HTML and CSS Reference
What makes Web Storage particularly unique is that it also
comes with events that notify you of updates to the data store.
The first thing to know is that the storage event doesn't fire on
the window storing the actual data. It will only fire on the other
windows whose storage is affected.
This means that storage events only fire for sessionStorage on
iframes on the same origin and windows that have been opened
using the pop-up technique of window.open() , as these all share
the same session. Storage events for localStorage fire on all
windows open on the same origin, and we'll see an example of
how that could be useful.
When the event fires, it also contains all the information about the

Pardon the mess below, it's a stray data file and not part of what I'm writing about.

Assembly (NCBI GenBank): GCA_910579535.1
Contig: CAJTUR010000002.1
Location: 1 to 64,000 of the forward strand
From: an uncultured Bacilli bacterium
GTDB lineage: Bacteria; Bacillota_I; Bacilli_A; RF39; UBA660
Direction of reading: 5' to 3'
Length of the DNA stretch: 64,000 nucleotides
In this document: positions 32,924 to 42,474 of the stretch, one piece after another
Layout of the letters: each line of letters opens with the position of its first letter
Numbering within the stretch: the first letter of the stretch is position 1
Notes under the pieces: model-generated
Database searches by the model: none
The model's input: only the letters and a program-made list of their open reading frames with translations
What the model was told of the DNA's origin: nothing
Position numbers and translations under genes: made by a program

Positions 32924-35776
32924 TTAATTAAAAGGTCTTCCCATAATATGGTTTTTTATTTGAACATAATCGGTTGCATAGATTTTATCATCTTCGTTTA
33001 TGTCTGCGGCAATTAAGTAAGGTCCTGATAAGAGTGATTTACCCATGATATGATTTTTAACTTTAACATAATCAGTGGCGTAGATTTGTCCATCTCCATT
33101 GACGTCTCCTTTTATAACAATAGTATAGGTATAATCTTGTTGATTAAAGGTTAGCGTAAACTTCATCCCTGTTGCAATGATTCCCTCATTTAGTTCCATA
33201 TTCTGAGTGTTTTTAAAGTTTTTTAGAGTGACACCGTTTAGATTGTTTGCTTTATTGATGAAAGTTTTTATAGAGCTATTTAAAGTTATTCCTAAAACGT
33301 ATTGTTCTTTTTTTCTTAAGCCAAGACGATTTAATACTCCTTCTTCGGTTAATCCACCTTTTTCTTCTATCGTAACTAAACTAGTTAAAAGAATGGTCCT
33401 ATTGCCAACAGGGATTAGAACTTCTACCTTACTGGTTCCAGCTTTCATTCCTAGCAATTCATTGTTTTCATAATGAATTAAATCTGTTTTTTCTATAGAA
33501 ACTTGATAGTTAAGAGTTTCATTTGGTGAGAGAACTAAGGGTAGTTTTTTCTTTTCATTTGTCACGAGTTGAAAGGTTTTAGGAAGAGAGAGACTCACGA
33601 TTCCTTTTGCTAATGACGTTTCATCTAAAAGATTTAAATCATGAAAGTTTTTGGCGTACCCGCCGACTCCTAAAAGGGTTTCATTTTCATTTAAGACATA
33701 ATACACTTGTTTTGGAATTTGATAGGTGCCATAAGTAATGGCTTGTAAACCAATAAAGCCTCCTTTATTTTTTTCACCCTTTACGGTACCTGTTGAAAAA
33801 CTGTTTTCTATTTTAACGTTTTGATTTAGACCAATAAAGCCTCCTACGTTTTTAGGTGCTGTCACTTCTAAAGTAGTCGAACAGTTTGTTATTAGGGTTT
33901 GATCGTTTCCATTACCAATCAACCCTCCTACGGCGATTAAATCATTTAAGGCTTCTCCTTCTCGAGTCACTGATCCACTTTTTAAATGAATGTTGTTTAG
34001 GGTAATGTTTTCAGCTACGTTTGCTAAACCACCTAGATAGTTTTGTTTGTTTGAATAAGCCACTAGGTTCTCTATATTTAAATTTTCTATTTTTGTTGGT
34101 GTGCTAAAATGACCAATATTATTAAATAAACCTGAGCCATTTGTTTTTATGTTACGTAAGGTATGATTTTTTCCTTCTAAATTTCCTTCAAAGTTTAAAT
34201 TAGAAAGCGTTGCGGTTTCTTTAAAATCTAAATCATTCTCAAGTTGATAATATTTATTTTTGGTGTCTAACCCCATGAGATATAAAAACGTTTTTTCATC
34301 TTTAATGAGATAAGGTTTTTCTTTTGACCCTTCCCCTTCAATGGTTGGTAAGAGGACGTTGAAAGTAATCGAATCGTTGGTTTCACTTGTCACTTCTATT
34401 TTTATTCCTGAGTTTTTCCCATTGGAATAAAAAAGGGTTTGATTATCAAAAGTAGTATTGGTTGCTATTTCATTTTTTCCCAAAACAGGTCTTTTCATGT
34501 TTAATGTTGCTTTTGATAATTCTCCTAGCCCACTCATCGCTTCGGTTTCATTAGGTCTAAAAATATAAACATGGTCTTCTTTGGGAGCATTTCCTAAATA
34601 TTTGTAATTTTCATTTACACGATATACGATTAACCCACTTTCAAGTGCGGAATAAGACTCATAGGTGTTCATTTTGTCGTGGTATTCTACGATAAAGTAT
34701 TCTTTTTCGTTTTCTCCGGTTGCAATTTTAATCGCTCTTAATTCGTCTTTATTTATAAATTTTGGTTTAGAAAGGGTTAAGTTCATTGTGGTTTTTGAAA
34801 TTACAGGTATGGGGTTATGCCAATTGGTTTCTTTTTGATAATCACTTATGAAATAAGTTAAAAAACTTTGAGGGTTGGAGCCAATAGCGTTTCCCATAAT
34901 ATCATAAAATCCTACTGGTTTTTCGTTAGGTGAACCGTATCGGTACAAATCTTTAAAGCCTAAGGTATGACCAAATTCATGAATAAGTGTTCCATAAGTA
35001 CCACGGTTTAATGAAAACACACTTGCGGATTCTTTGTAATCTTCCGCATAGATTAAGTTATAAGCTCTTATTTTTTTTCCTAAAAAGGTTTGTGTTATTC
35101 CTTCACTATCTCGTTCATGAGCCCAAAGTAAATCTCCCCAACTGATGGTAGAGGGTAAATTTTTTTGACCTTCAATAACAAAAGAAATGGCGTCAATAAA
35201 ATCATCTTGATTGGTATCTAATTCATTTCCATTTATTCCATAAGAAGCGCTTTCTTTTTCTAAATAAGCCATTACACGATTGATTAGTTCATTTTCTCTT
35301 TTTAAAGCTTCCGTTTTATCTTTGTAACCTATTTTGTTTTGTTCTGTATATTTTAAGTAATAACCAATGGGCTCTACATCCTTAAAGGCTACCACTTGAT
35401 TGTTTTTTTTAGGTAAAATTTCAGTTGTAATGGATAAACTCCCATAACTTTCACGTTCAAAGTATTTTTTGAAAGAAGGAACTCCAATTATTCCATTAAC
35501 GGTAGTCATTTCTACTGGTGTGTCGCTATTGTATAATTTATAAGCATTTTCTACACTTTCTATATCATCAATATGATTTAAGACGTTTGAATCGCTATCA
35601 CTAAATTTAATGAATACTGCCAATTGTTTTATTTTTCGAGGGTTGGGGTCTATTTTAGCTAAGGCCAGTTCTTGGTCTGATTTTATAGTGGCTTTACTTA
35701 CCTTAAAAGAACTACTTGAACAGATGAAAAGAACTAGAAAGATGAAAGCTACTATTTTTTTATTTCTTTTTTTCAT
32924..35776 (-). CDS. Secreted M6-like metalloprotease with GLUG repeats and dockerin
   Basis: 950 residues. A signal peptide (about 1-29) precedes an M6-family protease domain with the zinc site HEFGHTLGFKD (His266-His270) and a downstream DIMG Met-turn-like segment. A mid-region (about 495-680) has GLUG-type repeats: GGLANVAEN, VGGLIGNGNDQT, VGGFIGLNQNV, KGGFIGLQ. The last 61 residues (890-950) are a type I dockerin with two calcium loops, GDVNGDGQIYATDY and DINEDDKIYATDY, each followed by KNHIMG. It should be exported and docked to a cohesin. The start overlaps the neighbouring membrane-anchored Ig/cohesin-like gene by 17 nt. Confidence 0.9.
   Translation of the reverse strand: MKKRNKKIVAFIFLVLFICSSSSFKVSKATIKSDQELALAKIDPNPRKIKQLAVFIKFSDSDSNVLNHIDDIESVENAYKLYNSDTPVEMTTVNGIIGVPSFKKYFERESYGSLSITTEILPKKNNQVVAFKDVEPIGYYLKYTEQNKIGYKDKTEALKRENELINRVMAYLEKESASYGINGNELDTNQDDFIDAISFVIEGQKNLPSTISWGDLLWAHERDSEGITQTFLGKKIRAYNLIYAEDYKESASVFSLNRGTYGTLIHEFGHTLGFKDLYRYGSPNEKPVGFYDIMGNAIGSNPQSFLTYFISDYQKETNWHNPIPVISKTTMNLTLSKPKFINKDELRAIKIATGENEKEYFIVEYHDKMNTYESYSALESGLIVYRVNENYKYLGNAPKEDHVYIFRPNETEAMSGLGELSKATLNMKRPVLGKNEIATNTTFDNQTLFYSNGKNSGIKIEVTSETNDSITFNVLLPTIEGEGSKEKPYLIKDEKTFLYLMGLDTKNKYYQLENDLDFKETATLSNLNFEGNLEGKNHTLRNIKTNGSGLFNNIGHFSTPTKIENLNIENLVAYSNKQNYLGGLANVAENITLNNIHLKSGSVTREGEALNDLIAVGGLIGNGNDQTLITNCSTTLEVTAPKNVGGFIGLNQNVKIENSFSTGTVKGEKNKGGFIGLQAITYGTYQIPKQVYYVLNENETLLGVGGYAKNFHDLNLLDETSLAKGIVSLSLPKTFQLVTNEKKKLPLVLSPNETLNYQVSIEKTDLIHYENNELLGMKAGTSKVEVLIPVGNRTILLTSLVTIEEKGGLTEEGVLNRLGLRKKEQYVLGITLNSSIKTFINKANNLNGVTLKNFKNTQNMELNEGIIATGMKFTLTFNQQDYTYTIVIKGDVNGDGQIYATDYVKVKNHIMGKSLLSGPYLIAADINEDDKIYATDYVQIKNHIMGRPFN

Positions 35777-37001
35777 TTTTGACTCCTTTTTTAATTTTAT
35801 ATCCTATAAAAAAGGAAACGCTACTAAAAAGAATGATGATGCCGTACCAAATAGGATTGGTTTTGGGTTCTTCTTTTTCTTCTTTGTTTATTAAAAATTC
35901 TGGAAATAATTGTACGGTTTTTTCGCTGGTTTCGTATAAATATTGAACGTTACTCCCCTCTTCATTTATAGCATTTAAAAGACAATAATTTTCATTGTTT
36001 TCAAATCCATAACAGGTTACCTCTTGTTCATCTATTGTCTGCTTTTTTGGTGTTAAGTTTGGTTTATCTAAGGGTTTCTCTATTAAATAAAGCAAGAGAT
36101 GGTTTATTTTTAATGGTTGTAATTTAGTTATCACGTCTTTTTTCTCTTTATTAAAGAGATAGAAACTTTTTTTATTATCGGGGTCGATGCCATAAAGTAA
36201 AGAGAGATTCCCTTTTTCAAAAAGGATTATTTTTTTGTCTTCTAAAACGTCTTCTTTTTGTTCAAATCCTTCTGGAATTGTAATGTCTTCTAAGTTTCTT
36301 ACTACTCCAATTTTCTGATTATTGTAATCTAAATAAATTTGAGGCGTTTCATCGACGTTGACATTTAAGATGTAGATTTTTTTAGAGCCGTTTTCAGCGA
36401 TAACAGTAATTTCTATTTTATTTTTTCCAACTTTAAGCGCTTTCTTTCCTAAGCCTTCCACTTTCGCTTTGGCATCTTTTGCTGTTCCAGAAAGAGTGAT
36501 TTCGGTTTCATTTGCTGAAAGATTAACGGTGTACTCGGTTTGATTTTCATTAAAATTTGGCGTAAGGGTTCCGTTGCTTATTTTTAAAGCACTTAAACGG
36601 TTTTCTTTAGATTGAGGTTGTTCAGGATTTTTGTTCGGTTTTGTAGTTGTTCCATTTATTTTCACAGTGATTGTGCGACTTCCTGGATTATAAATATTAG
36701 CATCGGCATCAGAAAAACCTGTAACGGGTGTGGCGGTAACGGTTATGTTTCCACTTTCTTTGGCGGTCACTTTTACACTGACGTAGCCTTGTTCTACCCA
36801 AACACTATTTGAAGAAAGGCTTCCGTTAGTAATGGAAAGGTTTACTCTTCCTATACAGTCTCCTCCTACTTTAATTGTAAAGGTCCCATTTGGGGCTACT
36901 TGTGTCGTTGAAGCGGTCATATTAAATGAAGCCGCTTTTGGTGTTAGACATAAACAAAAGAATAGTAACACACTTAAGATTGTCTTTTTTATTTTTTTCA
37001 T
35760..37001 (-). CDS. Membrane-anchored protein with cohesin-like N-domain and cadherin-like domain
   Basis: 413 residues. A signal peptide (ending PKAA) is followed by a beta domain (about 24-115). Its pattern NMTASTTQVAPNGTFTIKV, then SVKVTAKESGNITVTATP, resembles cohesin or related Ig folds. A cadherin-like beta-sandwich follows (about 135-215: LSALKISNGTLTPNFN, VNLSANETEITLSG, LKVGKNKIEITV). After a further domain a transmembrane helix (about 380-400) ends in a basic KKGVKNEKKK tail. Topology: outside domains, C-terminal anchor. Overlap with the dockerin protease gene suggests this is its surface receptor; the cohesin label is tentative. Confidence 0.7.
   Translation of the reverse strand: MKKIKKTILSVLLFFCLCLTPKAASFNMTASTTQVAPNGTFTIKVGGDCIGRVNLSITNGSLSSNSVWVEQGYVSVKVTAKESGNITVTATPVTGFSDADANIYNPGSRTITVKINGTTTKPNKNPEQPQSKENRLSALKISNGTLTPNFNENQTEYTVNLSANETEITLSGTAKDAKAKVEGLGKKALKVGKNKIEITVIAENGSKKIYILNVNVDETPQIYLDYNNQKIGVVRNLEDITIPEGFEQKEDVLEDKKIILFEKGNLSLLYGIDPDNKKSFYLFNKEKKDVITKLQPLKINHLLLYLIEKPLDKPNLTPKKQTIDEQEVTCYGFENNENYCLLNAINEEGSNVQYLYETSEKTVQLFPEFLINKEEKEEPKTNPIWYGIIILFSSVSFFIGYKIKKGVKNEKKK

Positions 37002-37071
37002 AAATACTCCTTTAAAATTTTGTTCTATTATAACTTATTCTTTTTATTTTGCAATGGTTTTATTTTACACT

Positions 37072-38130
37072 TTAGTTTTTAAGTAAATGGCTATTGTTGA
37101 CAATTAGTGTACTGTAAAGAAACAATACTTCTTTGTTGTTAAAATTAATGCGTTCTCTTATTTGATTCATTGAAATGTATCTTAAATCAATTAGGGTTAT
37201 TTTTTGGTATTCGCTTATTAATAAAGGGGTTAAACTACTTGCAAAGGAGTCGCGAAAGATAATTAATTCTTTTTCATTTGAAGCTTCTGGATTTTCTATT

data change as you can see from the storage event object below:
readonly DOMString key;
readonly any oldValue;
readonly any newValue;
readonly DOMString url;
readonly Storage storageArea;
Remember that although the specification says it supports “any”
value, it doesn't. All the browsers (currently) coerce these values
to strings, so you can be sure the oldValue and newValue will
The storageArea points to either localStorage or sessionStorage ,
obviously depending on where the data was stored.
Syncing windows using storage events
Let's say we're building a radio station's website and the station
had a pop-up player for the radio—but this pop-up only shows
me the current song and some controls. I'm able to select music
from the main window the pop-up came from (or perhaps any
other window that's on this radio website, as we'll see shortly).
I'm sure you've used these before when you want to listen to
live music, and it's a decent way to keep the player window
open the whole time.